I always think “there but for the grace of God” on such occasions because I’ve been down a country road upside down in a Mini Metro which turned over in a corner – my friend behind the wheel wasn’t bad, or particularly reckless, or under the influence of anything except a mismatch between his ambition and his ability. In another world we weren’t lucky, didn’t land safely back on the wheels in an open field, I didn’t make it to 20, and it’s my dad speaking to an audience of solemn teenagers about how it feels to bury your child.
As the conference took pains to point out, getting a driving licence is a great thing. It’s the first step into the adult world. It’s freedom, it’s independence and it’s instant kudos with your peer group. Hopefully campaigns like this one will cut the number of people for whom it’s also a death warrant.
Urgent and decisive action is needed to bring a halt to the motoring misery caused by over-running road works, according to the RAC Foundation, as the 2008 ALARM survey reveals today (2) for the first time the true number of trenches dug by utility companies.
Every year across England and Wales utility companies are putting 2.5 million trenches into local authority roads – the equivalent of 1500 Albert Halls of holes* – and the congestion that results costs the UK an enormous £8.6 billion**.
The ALARM survey also reveals that the average local authority road surface will be eligible for a pension before its turn comes up for resurfacing: due to lack of funds, the average wait for resurfacing is now 65 years.
The RAC Foundation has been running a campaign for years to try to reduce the chaos caused by long drawn out and un-coordinated roadworks.
Long-delayed powers set out in the 1991 New Roads and Streetworks Act and 2004 Traffic Management Act will be available to local authorities from 1 April 2008. The Foundation is urging all councils to make maximum use of these new powers*** to penalize those firms who refuse to co-ordinate their works with others, who fail to complete works in time, or who leave the road surface in a dangerous state and refuse to pick up the tab for repairs.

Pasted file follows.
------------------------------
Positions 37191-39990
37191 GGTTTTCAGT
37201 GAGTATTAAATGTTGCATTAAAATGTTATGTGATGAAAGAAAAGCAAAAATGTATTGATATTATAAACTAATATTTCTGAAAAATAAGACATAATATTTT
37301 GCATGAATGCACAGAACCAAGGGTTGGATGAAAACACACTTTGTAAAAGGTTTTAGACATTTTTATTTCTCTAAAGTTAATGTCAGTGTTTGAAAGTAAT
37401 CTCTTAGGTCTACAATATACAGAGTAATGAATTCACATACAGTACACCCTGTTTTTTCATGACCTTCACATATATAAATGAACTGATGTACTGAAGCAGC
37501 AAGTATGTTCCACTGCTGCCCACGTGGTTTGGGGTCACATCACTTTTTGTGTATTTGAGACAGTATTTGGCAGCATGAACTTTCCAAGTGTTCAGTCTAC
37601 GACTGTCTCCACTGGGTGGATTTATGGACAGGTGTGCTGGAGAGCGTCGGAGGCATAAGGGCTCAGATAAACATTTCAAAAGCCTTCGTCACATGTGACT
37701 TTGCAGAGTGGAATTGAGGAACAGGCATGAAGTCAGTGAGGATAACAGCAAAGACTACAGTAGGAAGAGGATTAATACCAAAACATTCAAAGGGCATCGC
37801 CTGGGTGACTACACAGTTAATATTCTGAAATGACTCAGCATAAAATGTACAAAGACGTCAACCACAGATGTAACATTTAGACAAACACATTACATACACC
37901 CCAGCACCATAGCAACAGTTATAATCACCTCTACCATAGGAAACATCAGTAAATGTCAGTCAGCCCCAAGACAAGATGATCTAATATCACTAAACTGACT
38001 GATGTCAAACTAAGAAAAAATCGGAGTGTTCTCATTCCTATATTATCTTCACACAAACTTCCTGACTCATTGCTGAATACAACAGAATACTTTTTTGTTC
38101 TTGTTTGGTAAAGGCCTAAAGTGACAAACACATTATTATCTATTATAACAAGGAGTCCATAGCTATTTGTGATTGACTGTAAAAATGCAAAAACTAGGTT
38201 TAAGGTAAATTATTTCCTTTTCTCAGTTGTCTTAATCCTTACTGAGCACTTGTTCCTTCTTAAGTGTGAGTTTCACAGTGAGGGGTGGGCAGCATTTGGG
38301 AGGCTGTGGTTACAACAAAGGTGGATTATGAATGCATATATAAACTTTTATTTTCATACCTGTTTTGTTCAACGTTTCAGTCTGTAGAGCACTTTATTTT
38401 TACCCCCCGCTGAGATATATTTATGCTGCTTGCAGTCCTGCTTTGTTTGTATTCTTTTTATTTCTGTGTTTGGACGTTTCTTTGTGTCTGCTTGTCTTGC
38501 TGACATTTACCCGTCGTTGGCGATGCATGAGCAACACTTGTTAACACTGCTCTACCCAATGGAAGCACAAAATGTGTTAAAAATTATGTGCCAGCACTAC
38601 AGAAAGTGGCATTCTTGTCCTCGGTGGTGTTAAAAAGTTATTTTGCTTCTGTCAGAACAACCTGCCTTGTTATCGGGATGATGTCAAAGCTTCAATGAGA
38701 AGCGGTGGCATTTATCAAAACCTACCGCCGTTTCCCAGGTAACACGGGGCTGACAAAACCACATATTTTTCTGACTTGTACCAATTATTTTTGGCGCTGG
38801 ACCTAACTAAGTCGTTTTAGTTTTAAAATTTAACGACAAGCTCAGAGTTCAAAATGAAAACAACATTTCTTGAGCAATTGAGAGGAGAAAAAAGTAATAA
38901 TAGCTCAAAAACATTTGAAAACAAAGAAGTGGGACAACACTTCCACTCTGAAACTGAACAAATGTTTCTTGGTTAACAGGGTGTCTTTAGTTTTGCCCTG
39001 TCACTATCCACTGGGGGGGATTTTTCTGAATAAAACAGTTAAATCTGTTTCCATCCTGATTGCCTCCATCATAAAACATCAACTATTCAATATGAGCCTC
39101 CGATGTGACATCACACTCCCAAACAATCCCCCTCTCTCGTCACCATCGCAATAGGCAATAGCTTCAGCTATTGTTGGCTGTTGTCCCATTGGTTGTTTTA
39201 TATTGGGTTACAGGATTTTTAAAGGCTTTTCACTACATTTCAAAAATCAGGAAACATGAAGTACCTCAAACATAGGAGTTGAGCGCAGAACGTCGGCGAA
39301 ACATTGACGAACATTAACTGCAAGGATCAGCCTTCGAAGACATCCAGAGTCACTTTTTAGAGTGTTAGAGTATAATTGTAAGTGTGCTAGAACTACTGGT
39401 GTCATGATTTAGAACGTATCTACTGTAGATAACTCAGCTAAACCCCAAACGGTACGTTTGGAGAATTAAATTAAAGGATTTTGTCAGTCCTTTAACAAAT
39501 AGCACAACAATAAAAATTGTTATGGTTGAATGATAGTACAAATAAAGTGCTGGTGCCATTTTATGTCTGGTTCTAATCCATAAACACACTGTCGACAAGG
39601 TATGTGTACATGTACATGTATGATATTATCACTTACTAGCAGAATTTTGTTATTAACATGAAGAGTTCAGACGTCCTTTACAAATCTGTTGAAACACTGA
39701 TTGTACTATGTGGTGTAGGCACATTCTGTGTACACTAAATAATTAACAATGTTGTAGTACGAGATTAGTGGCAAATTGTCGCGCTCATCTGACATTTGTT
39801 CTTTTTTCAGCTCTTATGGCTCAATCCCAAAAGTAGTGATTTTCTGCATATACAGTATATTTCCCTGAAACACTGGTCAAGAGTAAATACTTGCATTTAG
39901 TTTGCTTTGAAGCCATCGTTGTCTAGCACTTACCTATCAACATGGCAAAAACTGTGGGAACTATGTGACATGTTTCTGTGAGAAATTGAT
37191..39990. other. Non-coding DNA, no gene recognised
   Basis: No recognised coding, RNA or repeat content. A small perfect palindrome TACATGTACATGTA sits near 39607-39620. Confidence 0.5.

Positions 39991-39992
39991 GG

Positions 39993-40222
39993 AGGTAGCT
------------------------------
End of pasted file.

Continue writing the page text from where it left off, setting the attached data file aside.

The Foundation has also warned that fines imposed on companies who dig up our roads must not just be passed on to the consumer. Stricter financial penalties should improve the speed and performance of utility and telecoms companies, and are the only way to minimise the £8.6 billion pounds worth of delays suffered each year by road users.
Sheila Rainger, Acting Director of the RAC Foundation, said: “Trenches dug by utility companies cause congestion and delay, and can permanently weaken the road surface. Councils, who are already struggling to fund properly planned maintenance, are too often forced to “patch and mend” in their wake.
“The Traffic Management Act increases the powers of local authorities in England and Wales to set binding start and finish dates, order re-surfacing work, and fine those companies who abuse the system. We urge all local authorities to exercise these powers as strongly as possible, whether through the new fixed penalty schemes or through court action.”
* The 2008 ALARM survey calculates that 2.5 million trenches equates to 150 million cubic metres. The volume of the Albert Hall is 100,000 cubic metres.
** The Department for Transport’s follow-up consultation on Notices, Directions and Restrictions, Fixed Penalty Notices and revision of the Charges for Unreasonably Prolonged Occupation of the Highway showed that the cost of congestion of the then estimated 1.1 million holes came out at £4.3 billion.